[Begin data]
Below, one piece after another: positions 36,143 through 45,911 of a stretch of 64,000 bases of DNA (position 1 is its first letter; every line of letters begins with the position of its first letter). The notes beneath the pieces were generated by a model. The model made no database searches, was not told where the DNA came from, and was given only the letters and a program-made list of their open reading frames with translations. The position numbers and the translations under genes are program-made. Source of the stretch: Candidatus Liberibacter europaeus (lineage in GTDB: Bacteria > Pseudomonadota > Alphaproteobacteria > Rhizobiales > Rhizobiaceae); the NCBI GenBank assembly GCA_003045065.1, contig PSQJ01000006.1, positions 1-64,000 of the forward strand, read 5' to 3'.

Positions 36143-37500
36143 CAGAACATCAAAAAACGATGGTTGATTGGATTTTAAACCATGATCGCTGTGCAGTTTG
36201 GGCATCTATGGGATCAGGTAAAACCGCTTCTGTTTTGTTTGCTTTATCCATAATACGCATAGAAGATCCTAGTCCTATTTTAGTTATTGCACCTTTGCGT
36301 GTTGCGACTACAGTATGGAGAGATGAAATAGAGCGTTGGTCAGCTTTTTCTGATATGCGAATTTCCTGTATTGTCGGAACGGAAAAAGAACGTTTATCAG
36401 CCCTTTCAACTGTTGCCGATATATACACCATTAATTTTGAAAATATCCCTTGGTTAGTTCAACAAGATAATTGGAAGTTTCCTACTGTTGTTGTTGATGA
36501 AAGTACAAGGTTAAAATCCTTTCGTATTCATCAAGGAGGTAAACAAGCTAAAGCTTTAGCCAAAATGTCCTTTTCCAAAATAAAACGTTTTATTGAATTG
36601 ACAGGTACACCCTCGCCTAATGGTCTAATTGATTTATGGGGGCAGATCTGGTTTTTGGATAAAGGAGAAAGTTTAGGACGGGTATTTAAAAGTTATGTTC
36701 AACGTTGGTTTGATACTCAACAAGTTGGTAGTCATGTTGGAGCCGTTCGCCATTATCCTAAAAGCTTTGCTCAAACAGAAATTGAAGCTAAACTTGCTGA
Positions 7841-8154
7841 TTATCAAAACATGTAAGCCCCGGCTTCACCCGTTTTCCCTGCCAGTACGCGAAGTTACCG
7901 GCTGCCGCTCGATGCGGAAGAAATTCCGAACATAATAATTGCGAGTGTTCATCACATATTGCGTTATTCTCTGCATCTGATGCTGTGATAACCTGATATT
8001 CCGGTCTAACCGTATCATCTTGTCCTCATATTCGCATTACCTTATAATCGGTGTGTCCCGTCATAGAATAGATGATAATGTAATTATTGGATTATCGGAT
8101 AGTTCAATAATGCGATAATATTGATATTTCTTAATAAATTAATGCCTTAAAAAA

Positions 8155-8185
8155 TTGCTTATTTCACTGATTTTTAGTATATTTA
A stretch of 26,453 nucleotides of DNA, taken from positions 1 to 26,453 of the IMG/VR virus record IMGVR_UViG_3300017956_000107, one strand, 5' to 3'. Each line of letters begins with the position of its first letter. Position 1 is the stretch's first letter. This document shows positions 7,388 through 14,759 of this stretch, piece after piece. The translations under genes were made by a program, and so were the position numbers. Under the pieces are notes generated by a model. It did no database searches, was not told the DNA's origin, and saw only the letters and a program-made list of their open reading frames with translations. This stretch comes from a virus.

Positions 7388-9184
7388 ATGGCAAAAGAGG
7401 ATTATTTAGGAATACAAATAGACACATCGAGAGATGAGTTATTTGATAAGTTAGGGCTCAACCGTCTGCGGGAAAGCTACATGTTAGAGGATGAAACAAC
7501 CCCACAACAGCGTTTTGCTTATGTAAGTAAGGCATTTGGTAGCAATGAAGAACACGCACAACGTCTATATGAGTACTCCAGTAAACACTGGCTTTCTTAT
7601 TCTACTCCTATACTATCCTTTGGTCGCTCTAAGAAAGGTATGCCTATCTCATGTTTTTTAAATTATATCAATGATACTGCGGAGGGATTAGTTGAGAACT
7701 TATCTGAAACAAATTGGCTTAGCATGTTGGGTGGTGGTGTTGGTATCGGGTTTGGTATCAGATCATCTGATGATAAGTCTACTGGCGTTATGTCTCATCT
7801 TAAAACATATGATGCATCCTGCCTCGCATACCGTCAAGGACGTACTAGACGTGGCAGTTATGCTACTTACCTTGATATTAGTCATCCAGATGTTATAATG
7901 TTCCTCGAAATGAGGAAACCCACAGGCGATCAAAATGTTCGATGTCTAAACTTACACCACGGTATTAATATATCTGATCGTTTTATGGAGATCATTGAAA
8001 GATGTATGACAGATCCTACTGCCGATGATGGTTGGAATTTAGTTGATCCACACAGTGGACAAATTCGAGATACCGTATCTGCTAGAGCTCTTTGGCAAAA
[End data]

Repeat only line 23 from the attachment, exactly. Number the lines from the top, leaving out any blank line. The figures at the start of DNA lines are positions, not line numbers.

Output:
7701 TATCTGAAACAAATTGGCTTAGCATGTTGGGTGGTGGTGTTGGTATCGGGTTTGGTATCAGATCATCTGATGATAAGTCTACTGGCGTTATGTCTCATCT